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Antimicrobial Stewardship in Outpatient Settings: A Systematic Review

Published online by Cambridge University Press:  22 December 2014

Dimitri M. Drekonja
Department of Medicine, University of Minnesota School of Medicine, Minneapolis, Minnesota Infectious Disease Service, Minneapolis VA Health Care System, Minneapolis, Minnesota
Gregory A. Filice
Department of Medicine, University of Minnesota School of Medicine, Minneapolis, Minnesota Infectious Disease Service, Minneapolis VA Health Care System, Minneapolis, Minnesota
Nancy Greer*
Center for Chronic Disease Outcomes Research, Minneapolis VA Health Care System, Minneapolis, Minnesota
Andrew Olson
Department of Medicine, University of Minnesota School of Medicine, Minneapolis, Minnesota Department of Pediatrics, University of Minnesota School of Medicine, Minneapolis, Minnesota
Roderick MacDonald
Center for Chronic Disease Outcomes Research, Minneapolis VA Health Care System, Minneapolis, Minnesota
Indulis Rutks
Center for Chronic Disease Outcomes Research, Minneapolis VA Health Care System, Minneapolis, Minnesota
Timothy J. Wilt
Department of Medicine, University of Minnesota School of Medicine, Minneapolis, Minnesota Center for Chronic Disease Outcomes Research, Minneapolis VA Health Care System, Minneapolis, Minnesota
Address correspondence to Nancy Greer, PhD, Minneapolis VA Health Care System, One Veterans Drive, Mail Code 111-O, Minneapolis, MN 55417 (



Evaluate the effect of outpatient antimicrobial stewardship programs on prescribing, patient, microbial outcomes, and costs.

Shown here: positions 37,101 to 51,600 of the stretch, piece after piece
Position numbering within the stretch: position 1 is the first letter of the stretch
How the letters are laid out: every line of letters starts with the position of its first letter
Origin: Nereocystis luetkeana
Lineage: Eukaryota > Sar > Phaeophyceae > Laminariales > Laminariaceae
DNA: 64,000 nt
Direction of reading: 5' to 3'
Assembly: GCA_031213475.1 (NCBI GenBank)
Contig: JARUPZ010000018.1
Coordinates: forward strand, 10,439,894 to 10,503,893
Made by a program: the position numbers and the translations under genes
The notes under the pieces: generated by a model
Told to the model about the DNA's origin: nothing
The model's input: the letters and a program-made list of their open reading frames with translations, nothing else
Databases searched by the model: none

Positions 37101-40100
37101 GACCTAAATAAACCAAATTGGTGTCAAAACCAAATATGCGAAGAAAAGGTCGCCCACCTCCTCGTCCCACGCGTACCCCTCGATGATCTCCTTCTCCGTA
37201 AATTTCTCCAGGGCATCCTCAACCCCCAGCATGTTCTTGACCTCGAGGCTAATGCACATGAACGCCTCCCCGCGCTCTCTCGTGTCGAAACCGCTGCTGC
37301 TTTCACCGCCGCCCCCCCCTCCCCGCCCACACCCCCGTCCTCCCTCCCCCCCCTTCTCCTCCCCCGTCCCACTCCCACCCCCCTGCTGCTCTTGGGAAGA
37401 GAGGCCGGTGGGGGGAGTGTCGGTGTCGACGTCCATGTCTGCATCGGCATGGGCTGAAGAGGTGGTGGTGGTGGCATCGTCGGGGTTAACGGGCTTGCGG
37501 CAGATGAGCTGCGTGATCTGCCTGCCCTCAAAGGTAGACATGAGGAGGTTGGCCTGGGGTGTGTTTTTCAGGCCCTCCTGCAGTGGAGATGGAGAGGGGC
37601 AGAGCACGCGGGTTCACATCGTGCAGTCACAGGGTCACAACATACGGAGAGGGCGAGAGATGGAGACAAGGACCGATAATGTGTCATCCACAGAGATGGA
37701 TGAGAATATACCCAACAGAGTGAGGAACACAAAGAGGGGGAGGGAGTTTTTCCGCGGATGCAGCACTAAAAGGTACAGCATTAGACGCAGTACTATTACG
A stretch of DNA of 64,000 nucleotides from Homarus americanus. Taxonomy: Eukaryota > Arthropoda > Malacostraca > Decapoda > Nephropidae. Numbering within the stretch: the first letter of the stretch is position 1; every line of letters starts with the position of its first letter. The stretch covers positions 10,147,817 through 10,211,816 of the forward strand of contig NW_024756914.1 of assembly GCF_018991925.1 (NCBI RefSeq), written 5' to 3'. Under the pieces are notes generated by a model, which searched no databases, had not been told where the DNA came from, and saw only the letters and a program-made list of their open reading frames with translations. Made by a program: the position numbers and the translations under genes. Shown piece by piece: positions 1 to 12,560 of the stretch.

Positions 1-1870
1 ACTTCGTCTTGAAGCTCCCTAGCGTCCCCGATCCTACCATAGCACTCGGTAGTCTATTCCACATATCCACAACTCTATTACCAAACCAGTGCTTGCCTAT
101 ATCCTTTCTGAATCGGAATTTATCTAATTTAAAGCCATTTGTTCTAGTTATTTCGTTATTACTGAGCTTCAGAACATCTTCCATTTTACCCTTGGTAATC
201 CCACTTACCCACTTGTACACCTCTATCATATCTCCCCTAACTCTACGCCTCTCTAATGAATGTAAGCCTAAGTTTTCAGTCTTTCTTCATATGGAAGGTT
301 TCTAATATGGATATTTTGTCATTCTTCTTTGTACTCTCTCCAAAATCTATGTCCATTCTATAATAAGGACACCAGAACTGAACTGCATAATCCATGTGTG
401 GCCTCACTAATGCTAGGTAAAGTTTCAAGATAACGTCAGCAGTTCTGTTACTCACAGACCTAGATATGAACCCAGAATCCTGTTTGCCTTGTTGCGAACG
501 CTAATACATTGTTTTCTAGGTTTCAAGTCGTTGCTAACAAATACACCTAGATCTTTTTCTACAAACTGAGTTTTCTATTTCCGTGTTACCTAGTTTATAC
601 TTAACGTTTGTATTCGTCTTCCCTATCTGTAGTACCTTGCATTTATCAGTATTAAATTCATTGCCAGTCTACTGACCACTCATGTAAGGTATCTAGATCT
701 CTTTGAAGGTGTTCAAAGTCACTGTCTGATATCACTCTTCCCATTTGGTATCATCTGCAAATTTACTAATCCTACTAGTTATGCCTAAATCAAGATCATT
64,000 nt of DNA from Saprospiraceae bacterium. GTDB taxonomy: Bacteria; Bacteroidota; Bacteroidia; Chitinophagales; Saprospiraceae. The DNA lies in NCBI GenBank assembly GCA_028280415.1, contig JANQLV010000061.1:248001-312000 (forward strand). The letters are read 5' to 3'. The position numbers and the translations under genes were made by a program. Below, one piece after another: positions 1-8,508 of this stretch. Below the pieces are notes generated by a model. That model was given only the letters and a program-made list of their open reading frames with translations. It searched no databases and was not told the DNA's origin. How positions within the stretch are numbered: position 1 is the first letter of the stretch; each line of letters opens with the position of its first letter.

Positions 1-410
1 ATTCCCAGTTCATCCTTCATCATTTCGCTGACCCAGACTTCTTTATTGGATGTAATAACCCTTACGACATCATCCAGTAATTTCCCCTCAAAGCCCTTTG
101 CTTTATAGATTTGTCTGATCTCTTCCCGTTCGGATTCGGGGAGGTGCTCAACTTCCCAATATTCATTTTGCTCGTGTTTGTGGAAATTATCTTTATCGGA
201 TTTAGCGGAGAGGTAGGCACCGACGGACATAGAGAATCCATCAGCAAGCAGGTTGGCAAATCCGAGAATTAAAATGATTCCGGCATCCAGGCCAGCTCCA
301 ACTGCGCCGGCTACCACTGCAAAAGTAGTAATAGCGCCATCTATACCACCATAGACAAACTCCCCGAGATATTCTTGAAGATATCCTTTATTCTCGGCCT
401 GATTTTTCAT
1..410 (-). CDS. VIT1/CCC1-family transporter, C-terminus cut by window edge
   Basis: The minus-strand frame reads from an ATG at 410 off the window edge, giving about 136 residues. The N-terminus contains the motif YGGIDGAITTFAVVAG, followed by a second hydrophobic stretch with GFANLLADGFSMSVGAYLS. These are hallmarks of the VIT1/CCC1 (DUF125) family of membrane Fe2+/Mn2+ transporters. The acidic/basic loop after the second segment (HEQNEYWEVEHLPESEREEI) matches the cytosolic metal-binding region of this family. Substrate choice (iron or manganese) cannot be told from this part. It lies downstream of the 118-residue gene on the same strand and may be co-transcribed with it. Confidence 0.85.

Systematic review


Search of MEDLINE (2000 through November 2013), Cochrane Library, and reference lists of relevant studies. We included English language studies with patient populations relevant to the United States (eg, infectious conditions, prescription services) evaluating stewardship programs in outpatient settings and reporting outcomes of interest. Data regarding study characteristics and outcomes were extracted and organized by intervention type.


We identified 50 studies eligible for inclusion, with most (29 of 50; 58%) reporting on respiratory tract infections, followed by multiple/unspecified infections (17 of 50; 34%). We found medium-strength evidence that stewardship programs incorporating communication skills training and laboratory testing are associated with reductions in antimicrobial use, and low-strength evidence that other stewardship interventions are associated with improved prescribing. Patient-centered outcomes, which were infrequently reported, were not adversely affected. Medication costs were generally lower with stewardship interventions, but overall program costs were rarely reported. No studies reported microbial outcomes, and data regarding outpatient settings other than primary care clinics are limited.


Low- to moderate-strength evidence suggests that antimicrobial stewardship programs in outpatient settings improve antimicrobial prescribing without adversely effecting patient outcomes. Effectiveness depends on program type. Most studies were not designed to measure patient or resistance outcomes. Data regarding sustainability and scalability of interventions are limited.

Infect Control Hosp Epidemiol 2014;00(0):1–11

Original Articles
© 2014 by The Society for Healthcare Epidemiology of America. All rights reserved 

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